When they had finished breakfast, Jesus said to Simon Peter, “Simon son of John, do you love me more than these?” He said to him, “Yes, Lord; you know that I love you.” Jesus said to him, “Feed my lambs.” A second time he said to him, “Simon son of John, do you love me?” He said to him, “Yes, Lord; you know that I love you.” Jesus said to him, “Tend my sheep.” He said to him the third time, “Simon son of John, do you love me?” Peter felt hurt because he said to him the third time, “Do you love me?” And he said to him, “Lord, you know everything; you know that I love you.” Jesus said to him, “Feed my sheep” (Jn 21:15-17).

Jesus is still the good shepherd, the sheep still belong to him, but he is giving them into Peter’s charge to look after on his behalf. They are "his" in the sense he has been given resposibility for looking after them here on earth.


Jesus has said about his sheep “they will hear my voice”. He also said to those to whom he gave authority “whoever listens to you listens to me” (Lk 10:16). So when Peter (and his successor) speaks under authority of Jesus then we hear Jesus our good shepherd.
 
 

Offline AVZ

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Re: The Catholic Church and Authority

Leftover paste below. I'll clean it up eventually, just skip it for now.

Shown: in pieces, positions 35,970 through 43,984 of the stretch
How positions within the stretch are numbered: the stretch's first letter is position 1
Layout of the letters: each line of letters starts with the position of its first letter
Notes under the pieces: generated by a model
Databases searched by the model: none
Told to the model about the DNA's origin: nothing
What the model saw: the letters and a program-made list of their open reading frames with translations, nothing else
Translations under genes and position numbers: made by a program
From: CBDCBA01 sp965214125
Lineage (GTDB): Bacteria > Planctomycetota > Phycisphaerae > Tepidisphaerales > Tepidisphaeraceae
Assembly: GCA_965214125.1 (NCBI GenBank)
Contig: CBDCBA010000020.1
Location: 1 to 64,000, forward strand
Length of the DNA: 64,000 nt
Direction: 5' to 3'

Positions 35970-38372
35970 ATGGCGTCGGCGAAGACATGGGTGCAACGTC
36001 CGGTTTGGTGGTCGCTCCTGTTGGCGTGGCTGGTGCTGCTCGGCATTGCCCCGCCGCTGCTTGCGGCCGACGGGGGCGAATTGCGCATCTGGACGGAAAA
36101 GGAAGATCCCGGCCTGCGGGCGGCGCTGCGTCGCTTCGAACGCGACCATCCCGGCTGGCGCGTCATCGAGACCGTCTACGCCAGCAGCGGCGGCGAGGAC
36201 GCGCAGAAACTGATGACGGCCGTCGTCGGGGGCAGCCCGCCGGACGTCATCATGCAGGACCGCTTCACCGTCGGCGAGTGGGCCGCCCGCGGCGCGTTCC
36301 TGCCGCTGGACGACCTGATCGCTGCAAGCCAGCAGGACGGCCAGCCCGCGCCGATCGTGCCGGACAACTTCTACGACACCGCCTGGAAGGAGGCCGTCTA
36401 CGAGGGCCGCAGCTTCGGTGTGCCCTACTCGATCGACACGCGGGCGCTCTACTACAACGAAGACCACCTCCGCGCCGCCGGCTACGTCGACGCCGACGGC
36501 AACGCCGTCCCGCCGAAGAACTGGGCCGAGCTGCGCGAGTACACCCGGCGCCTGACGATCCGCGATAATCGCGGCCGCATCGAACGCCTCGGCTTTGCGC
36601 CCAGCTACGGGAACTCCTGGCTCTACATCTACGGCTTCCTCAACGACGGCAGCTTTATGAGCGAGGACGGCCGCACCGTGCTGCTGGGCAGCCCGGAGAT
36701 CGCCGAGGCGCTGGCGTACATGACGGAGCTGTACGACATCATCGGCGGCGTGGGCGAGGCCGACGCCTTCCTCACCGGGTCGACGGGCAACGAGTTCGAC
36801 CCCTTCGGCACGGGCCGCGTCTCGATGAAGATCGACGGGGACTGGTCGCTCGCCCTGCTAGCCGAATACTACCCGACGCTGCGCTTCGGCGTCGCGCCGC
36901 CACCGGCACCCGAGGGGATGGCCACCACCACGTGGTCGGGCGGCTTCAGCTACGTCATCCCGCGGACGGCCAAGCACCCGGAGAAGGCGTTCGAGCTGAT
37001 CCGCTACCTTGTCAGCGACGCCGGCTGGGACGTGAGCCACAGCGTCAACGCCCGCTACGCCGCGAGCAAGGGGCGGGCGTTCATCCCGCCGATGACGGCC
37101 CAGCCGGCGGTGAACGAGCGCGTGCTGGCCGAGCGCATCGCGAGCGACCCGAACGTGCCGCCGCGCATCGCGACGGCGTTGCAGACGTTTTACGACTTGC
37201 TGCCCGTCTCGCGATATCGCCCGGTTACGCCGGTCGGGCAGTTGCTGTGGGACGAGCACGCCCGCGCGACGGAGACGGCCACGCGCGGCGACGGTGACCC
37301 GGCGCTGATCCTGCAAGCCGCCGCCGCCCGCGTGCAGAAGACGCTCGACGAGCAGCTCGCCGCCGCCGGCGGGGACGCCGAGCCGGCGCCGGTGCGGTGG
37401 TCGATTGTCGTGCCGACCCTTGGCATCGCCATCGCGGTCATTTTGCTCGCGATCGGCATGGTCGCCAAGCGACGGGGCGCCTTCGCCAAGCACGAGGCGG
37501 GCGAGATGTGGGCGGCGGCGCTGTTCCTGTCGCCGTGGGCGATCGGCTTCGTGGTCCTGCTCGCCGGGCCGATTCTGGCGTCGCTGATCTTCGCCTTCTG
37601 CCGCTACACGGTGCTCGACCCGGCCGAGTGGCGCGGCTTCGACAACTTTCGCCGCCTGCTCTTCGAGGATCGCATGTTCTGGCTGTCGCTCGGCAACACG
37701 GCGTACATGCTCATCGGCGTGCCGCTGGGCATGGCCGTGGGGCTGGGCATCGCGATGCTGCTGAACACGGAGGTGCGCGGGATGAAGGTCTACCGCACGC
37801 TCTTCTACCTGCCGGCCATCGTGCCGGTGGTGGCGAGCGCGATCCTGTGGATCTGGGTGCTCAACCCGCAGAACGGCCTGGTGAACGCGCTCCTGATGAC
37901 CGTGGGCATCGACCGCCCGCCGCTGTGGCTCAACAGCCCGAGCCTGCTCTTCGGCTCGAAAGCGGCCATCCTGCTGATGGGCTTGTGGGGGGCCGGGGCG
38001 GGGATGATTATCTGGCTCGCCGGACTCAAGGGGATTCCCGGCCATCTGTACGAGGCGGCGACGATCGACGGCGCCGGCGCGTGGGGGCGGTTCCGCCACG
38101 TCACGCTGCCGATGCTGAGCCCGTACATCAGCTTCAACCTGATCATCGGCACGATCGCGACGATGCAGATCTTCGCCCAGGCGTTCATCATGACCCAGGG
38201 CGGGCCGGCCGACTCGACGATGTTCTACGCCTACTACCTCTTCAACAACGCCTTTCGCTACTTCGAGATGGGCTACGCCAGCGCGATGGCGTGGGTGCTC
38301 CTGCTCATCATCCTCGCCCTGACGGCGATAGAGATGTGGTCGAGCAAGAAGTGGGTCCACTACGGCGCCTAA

« Reply #45 on: Tue Apr 21, 2015 - 08:38:31 »
Only God is holy by his very essence; however, by a person, place, or thing’s association with God, it too can be called holy. To be called holy is to express the idea of consecration, that someone or something belongs to God. That is why the Bible can call many persons, places, and things holy.

In Genesis 28:16, the place God appears is "holy." In Exodus 19:6, God tells the Israelites through Moses, "and you shall be to me a kingdom of priests and a holy nation." God’s dwelling place in the Tabernacle is "holy" (Ex 28:43), as is the city of Jerusalem (Is 48:2). Even a goat, the victim of sacrifice to God, is called "holy" in Leviticus 10:17.

After Christ’s death and resurrection the Christians called themselves and each other "holy ones" or "saints," called by God to be his (Rom 1:7). In 1 Peter 1:16 we read, "it is written, ‘You shall be holy, for I am holy.’"

Since we are his holy people, and his people are the Church, it is fitting that the head of his holy people be called Holy Father—not because of his own merit, but because Christ died for him and for the Church that he leads on earth.
http://www.catholic.com/quickquestions/why-do-catholics-call-the-pope-the-holy-father-if-the-bible-says-only-persons-of-the-


If indeed this argument is what the RCC uses to call the Pope "Holy Father", then by that same argument all men in the RCC are "Holy Fathers"
In fact, by this argument I would also be a "Holy Father"...maybe I should ask my kids to start addressing me that way...


I don't see why. The title is applied to one man in a particular situation - that of having been appointed by Christ as Universal Shepherd of His flock.

Of course your argument does not hold ground because the RCC does NOT call all those fathers in the church who are Christians "Holy Fathers" and in fact one would be held in contempt if one did.